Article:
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EnglishEdit

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AdjectiveEdit

out of character ‎(comparative more out of character, superlative most out of character)

  1. (idiomatic) Inconsistent with one's personality, disposition, or usual expected behaviour.
    The burst of anger was out of character for the normally placid boy.
    • 2012 April 29, Nathan Rabin, “TV: Review: THE SIMPSONS (CLASSIC): “Treehouse of Horror III” (season 4, episode 5; originally aired 10/29/1992)”, in (Please provide the title of the work)[1]:
      In “Treehouse Of Horror” episodes, the rules aren’t just different—they don’t even exist. If writers want Homer to kill Flanders or for a segment to end with a marriage between a woman and a giant ape, they can do so without worrying about continuity or consistency or fans griping that the gang is behaving out of character.
  2. (idiomatic, drama) Not in character; not successfully performing within the mindset of a given character in a theatrical performance. See also break character, drop character.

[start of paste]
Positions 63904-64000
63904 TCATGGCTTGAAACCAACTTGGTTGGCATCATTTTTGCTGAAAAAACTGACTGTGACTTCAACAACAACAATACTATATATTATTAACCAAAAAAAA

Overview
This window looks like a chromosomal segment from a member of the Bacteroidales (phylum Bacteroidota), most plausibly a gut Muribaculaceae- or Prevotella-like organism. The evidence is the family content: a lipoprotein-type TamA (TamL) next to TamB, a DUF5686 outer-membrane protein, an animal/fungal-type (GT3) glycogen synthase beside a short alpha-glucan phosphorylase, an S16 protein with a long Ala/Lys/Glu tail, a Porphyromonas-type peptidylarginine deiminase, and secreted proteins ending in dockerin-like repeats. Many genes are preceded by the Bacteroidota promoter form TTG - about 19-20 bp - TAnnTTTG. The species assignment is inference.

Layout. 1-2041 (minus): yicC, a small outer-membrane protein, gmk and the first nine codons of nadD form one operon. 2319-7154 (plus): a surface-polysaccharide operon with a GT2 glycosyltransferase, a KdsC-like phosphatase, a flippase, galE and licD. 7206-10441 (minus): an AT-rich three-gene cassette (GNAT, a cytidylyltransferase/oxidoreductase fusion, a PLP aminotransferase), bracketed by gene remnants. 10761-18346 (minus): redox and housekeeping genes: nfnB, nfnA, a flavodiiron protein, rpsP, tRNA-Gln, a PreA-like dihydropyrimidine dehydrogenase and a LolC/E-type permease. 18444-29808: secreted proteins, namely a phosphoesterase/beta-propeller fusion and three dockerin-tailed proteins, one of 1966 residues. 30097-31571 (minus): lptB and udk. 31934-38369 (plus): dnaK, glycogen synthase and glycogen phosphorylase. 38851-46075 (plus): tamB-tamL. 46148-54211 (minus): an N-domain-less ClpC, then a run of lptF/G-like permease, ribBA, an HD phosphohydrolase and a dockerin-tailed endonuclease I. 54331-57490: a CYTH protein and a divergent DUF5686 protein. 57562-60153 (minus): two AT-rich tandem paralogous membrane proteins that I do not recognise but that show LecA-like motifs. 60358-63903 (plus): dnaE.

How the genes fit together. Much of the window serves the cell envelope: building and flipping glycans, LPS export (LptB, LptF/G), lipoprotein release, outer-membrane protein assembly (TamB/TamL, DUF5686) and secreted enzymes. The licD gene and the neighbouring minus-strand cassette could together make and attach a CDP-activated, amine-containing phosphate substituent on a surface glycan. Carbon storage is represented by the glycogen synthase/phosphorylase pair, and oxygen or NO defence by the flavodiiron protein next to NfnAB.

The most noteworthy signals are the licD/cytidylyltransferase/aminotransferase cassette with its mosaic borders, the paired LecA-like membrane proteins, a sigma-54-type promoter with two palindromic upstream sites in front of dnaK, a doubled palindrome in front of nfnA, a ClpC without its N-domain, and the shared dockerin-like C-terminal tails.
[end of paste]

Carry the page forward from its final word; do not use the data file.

I was out of character for most of the first act because those people in the third row wouldn't stop chatting.
  3. (idiomatic, drama, role-playing games) Not acting; not "on"; behaving within one's natural personality rather than that of a character, or taking actions entirely outside the fictional context.
    After watching him perform so energetically, it is a bit of a trip to hang out with him when he's out of character. In real life, he's really mellow.
    Susan asked the GM, out of character, whether she was able to sense magic in the room.

TranslationsEdit

AdverbEdit

out of character ‎(comparative more out of character, superlative most out of character)

  1. (idiomatic) In a manner inconsistent with one's usual and expected personality or behavior.
  2. (idiomatic, drama, role-playing games) Away from the mindset, personality, or behavior assumed for a role that an actor is rehearsing or performing, or that a player is playing.
    He has the uncanny ability of getting in and out of character within a split second.
    The comedian stepped out of character to mug directly to the audience.

AntonymsEdit

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